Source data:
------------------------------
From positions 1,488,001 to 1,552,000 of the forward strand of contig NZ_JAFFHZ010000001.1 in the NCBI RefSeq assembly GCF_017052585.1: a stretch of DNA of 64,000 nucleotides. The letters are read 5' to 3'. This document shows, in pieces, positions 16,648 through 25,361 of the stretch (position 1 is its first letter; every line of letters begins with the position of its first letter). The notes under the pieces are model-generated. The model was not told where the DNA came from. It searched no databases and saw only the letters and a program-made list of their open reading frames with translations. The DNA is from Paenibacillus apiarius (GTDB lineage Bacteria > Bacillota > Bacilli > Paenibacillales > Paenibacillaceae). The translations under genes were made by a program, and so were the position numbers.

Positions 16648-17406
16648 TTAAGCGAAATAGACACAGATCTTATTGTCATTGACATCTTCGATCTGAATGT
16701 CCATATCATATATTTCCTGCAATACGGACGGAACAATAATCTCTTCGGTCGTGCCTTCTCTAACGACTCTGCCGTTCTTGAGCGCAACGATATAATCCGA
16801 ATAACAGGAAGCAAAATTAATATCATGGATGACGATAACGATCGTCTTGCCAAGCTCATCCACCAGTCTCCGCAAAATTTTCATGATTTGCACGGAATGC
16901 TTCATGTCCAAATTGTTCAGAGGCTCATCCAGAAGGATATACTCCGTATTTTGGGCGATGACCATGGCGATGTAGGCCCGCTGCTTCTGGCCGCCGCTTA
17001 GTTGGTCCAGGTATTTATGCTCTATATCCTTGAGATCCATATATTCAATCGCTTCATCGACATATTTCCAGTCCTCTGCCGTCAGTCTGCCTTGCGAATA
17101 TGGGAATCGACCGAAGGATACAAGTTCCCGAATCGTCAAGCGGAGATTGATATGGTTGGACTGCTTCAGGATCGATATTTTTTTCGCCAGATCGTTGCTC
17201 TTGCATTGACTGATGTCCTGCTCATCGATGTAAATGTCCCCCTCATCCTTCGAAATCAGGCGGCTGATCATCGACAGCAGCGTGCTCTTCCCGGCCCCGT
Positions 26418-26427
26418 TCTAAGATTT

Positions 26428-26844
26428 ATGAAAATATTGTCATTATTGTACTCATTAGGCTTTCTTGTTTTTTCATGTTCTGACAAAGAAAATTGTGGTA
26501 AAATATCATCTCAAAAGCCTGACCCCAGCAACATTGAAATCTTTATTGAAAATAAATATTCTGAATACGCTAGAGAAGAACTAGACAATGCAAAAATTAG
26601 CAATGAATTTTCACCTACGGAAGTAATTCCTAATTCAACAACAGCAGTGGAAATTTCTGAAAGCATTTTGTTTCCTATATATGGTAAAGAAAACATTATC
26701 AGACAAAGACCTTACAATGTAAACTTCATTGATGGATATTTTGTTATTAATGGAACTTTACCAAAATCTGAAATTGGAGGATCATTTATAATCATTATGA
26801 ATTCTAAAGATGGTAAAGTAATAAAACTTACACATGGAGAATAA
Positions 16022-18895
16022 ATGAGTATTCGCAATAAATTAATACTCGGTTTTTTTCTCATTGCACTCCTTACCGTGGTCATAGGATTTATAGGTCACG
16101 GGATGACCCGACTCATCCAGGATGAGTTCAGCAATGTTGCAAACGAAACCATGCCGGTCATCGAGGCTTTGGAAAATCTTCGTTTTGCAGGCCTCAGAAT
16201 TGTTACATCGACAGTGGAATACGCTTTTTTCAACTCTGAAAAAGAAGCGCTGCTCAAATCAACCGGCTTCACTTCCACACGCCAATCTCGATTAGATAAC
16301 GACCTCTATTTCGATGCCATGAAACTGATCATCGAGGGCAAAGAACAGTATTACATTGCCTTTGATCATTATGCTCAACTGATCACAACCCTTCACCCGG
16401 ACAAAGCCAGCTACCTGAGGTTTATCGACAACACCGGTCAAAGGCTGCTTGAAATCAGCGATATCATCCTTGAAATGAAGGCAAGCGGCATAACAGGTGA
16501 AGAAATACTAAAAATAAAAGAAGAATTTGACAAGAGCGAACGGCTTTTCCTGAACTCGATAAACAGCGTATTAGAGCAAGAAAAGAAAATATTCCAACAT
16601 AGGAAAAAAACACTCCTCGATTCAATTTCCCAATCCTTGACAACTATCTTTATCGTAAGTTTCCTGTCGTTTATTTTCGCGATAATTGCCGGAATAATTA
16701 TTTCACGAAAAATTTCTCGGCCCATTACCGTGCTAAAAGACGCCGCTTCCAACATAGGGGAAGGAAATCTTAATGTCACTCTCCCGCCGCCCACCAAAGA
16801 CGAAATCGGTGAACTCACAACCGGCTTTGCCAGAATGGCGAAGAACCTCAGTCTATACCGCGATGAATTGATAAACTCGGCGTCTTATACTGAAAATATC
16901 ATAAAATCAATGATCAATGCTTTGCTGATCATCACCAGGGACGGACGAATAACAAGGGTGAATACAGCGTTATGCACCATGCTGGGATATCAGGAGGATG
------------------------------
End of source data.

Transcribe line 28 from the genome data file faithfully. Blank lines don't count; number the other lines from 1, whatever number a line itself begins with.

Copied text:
16901 ATAAAATCAATGATCAATGCTTTGCTGATCATCACCAGGGACGGACGAATAACAAGGGTGAATACAGCGTTATGCACCATGCTGGGATATCAGGAGGATG